Your girlfriend’s grandma only speaks Spanish, and you’d like to get to know her better. Aside from all the cool things you can learn from someone who actually made it through adulthood without Tinder, abuelita can probably share some really embarrassing stories from your girlfriend’s childhood. Like, for example, the time she pressed the emergency stop button on the mall escalator in the early 90s, causing a massive human-domino-chain-reaction that ended with a woman being impaled on a Tickle Me Elmo doll (Okay, so “impaled” is perhaps too strong a word. Let’s just say that she was tickled — to death). Note: no one was actually tickled, and certainly not to death.
3. Reviving Your Love Life
That guy you met at the dog park is tall, good-looking and only speaks Polish — plus, he’s single! Or at least that’s the story you created in your head about him. He could be happily married and the father of 12, but you’d never know because you never tried speaking Polish! Just think: you could be missing out on a long and happy life of fresh pierogies and Czesław Miłosz poems. Or, you could be unknowingly hitting on a married man with 12 kids. Either way, you’re not getting past “hello” with this guy if you’re not willing to meet him halfway. If that’s not high on your benefits of learning a language list, I don’t know what is.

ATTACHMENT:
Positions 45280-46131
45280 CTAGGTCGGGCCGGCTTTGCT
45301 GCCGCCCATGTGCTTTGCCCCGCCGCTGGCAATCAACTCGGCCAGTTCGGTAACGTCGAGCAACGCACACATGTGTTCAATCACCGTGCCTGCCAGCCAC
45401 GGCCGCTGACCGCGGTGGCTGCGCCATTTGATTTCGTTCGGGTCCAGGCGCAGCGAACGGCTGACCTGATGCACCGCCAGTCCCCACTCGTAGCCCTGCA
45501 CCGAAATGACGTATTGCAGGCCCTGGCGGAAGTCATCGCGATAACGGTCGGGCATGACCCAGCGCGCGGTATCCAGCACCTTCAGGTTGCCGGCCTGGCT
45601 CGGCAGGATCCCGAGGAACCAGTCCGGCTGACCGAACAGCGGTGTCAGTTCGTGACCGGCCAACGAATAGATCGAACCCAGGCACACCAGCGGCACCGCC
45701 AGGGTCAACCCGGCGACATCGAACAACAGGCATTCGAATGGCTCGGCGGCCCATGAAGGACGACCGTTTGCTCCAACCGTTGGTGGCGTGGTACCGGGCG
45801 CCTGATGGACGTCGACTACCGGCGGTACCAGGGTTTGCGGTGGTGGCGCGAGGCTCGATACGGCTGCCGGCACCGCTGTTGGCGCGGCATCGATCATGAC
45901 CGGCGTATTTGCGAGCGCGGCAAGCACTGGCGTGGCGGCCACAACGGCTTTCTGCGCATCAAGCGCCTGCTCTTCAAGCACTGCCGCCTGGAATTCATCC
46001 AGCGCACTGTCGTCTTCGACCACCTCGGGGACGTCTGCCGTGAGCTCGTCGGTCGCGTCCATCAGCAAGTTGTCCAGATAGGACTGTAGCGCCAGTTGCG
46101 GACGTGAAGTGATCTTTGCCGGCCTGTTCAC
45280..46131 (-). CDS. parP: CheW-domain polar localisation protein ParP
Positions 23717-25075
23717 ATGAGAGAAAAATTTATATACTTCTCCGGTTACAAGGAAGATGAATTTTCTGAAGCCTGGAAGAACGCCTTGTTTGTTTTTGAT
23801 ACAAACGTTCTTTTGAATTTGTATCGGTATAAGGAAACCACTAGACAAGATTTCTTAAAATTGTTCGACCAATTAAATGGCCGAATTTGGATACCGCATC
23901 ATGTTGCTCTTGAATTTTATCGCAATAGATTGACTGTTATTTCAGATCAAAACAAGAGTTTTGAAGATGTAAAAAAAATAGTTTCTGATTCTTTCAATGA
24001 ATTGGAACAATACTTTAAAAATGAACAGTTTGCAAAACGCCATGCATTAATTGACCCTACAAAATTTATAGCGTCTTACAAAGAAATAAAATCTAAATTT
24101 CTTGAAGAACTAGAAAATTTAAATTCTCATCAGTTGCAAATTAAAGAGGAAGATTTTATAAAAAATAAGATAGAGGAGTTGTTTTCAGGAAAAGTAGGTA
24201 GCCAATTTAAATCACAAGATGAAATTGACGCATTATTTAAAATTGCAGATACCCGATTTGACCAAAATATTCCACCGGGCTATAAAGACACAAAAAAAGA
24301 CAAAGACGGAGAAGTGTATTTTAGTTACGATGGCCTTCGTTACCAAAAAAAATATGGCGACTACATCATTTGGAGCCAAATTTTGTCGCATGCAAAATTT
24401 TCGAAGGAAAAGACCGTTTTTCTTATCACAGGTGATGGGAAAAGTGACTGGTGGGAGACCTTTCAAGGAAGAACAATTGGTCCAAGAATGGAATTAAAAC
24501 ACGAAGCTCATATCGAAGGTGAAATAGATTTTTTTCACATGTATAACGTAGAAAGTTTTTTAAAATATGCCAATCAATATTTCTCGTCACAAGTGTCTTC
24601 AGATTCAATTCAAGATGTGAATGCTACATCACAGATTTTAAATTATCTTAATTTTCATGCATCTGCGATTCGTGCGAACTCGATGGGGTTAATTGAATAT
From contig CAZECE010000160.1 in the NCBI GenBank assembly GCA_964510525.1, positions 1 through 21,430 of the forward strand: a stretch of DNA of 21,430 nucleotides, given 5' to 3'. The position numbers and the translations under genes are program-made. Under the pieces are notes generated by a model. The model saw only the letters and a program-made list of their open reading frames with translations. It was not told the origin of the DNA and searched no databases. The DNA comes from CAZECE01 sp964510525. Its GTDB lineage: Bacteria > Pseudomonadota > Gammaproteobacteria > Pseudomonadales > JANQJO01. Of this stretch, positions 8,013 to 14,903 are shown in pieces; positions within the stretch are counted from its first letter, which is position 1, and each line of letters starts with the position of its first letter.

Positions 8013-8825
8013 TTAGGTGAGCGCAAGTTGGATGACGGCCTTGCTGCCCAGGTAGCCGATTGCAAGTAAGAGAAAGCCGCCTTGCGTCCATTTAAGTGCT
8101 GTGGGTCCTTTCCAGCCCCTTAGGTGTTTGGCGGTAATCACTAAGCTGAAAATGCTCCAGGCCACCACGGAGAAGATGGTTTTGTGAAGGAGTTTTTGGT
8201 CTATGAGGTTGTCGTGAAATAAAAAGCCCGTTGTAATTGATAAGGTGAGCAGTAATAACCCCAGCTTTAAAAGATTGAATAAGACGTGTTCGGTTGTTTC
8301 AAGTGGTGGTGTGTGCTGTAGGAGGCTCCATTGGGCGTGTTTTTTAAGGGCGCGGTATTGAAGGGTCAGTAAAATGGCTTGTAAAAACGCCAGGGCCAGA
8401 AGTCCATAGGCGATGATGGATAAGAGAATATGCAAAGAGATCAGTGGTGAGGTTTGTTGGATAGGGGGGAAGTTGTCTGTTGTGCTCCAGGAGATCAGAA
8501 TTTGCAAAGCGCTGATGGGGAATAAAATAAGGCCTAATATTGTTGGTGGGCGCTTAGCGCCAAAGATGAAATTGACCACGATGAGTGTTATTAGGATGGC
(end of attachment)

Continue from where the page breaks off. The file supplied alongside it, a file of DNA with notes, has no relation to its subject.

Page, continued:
4. Earning The Respect Of Your Peers
Alright, so clearly you shouldn’t learn a language just to make your friends jealous. Actually, scratch that — making your friends jealous is exactly why you should learn a language. Imagine the feelings of inadequacy you’ll incite when your own industriousness forces your friends to reflect on what they’ve been wasting their time doing while you’ve been broadening your horizons and creating new synapses learning a language. (OK, so Tina is a neurologist and Jason was just elected to Congress. But, hello! Second language here!)
5. Making Mom Proud
Isn’t it time your mother was able to talk about you without her sentences ending in, “and that’s why Andrew owes the government $125,000.” Sure it is. And if your mom’s anything like my mom (a kimono maker living with the !Kung people on the edge of the Kalahari Desert), she’ll love bragging to her friends about your serious language skills. So next Mother’s Day, rather than macaroni picture frames or same-day-delivery bouquets, give your mom the gift of bragging rights — after all, the !Kung people have 32 different ways to say, “My son learned a foreign language and I’m proud of him.” (Note: they totally don’t, but wouldn’t it be great if they did?)
Clearly this list isn’t exhaustive. There are so many benefits you’ll reap when you learn a new language, and surely there are more substantive things you’re missing out on than telling off your waiter or making your friends jealous, but one thing’s for sure: the benefits of learning a language will permanently and positively change the way you look at the world, giving you fresh insights into cultures totally different from your own. Plus, it’ll make you smarter and more empathetic.
So don’t wait! Do it before the end of this sentence even! Oh wait, if you’re reading this sentence it means you didn’t start before the end of that last sentence, which means it’s already too late! Wait no, that’s ridiculous — it’s never too late! Do it now!